Words shape our perceptions, as an analysis of articles published in the “Tiroler Tageszeitung” shows: The term “Fremdarbeiter” (foreign worker), with its negative connotations in the context of National Socialism, was in general use until 1945/46 and then not until 1960 to the beginning of the 1970s. After that it was used only infrequently. After 1945 the neutral word “Ausländer” (foreigner) became the usual expression, especially from the end of the 1980s onwards. From the end of the 1960s to the beginning of the 1990s, “Gastarbeiter” (guest worker) was also a standard and very frequent expression. In addition to “foreigners”, the term “migrants” has been in use since the mid-1990s.

Typical appearance is often attributed to migrants, as here the illustration of the man and the woman in the newspaper Tiroler Tageszeitung, with mustache and headscarf.



Tiroler Tageszeitung, 1981


During the Nazi period, the term foreign worker (Fremdarbeiter/Fremdarbeiterin) was used for foreigners deported to Germany as slave labourers. In Austria, it remained in common use after the War until the beginning of the 1970s.

Guest worker

Workers recruited from abroad in the 1960s and 70s were called guest workers (Gastarbeiter/Gastarbeiterin). The expression is a euphemism; the migrants were never treated as guests. The term lost its relevance in the 1990s.


Foreigner (Ausländer/Ausländerin) is considered the most neutral term for someone who does not hold citizenship of the host country. The meaning of the word is so wide-ranging as to be problematical: It can be applied to both tourists and immigrants, EU citizens and third-country nationals, and refugees and economic migrants.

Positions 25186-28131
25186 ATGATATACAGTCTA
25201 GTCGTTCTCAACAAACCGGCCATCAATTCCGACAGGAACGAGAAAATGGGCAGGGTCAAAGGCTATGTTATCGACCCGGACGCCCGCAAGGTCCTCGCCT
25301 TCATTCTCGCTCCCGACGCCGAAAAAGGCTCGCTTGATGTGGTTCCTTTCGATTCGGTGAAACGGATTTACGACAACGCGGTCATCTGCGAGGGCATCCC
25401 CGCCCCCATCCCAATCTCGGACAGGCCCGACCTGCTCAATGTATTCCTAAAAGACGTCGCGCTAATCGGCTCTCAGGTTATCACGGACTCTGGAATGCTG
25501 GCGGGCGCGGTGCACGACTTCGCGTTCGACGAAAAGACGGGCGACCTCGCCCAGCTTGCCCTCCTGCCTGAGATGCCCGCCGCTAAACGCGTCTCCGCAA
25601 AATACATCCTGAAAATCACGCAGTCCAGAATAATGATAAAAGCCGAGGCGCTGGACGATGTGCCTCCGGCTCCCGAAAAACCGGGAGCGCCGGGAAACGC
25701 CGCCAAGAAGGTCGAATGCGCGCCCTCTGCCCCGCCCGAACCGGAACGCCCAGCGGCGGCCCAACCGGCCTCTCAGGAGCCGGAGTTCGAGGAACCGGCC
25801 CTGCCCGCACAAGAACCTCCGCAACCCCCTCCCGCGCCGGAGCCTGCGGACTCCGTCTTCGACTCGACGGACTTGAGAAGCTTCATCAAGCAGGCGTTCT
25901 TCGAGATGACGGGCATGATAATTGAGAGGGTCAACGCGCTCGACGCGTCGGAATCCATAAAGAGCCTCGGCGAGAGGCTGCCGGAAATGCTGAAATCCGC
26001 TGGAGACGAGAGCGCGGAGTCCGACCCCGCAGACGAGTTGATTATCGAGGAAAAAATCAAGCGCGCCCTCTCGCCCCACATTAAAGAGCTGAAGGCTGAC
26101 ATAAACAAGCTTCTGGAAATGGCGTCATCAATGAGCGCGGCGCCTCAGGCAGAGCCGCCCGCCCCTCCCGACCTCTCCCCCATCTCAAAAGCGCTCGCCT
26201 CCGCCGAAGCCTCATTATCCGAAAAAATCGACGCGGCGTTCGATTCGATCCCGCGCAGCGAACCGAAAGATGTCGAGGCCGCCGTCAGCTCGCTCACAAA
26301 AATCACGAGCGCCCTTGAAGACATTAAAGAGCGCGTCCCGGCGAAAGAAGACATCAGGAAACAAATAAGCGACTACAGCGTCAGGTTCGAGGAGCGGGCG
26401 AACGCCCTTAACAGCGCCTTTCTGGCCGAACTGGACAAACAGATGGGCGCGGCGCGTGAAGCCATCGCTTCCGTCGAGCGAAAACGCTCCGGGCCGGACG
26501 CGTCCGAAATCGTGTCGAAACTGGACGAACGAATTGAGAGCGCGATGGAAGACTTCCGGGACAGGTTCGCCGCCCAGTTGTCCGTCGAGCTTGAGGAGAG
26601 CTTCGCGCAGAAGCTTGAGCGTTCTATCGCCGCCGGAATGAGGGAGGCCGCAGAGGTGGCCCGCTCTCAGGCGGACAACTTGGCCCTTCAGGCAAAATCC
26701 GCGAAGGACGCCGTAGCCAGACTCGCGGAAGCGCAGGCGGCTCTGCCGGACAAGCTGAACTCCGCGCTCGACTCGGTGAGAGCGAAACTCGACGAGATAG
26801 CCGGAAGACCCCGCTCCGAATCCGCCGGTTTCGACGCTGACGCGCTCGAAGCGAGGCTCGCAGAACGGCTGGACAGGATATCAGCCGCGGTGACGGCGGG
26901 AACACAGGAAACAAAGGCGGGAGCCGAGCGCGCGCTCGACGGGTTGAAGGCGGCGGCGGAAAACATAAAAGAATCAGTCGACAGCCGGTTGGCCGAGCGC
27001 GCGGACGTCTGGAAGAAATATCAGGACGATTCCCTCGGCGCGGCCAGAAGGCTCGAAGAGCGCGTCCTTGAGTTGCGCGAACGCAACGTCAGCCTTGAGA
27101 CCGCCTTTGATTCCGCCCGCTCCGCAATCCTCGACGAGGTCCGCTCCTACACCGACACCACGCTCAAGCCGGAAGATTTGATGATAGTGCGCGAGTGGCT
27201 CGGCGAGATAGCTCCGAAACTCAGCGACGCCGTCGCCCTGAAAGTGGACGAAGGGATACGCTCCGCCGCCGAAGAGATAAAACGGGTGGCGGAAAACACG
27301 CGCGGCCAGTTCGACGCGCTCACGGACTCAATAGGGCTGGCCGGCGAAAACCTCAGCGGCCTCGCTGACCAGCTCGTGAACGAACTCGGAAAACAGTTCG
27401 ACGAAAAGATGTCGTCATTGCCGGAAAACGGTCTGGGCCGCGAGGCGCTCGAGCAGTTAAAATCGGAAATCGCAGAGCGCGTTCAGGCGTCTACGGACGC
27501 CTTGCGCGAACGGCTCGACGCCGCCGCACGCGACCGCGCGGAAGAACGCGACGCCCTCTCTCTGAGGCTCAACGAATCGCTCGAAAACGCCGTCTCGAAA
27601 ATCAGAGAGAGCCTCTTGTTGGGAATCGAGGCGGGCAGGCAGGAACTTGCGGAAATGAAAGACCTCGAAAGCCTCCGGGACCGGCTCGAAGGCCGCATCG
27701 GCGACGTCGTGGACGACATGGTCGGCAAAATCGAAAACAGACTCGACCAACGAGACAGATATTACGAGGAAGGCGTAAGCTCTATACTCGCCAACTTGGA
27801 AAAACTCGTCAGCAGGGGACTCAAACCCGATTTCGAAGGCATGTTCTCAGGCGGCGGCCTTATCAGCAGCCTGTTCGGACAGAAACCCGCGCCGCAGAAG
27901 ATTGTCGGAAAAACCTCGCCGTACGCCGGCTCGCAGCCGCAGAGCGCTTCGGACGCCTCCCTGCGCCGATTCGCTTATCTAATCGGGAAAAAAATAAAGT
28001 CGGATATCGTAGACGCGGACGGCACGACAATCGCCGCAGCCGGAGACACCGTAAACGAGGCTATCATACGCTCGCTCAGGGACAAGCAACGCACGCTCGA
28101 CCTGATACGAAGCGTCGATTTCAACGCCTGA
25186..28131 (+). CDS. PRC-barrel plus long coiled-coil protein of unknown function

Under Austrian law, aliens (Fremde) are people who do not hold Austrian citizenship. In everyday usage, the German word is also synonymous with "unknown", "unfamiliar" or even "alarming". The connotations of the word are correspondingly negative.


These words also have a wide range of meaning; they cover workers recruited from abroad, voluntary mobility, refugees and both internal migration (within a country) and international (cross-border) migration.


Transmigrants live in multiple worlds. In the normal case their lives and activities relate to their societies of origin and residence and are embedded in a social field that is stabilised through a complex pattern of family, economic, social, institutional, religious and political networks. Transmigrants have variable and diverse affiliations.

International migration

The UN defines international migration as the voluntary relocation of people from one country, of which they are nationals, to another country on a temporary or permanent basis. The definition excludes refugees, displaced persons and others who are forced to leave their homes. International migrants do not enjoy the same rights as recognised refugees or people granted citizenship of the host country.

People with a migrant background

Unlike the Federal Statistical Office of Germany, Statistics Austria classifies the children of immigrants whose parents were both born abroad as "people with a migrant background". That raises the question, not only in statistical terms, whether it makes sense to capture the historical migration context over several generations or even to do so at all: If naturalisation is not merely a step but the final point in the integration process, all analysis of migration background and hence the term itself must be considered obsolete.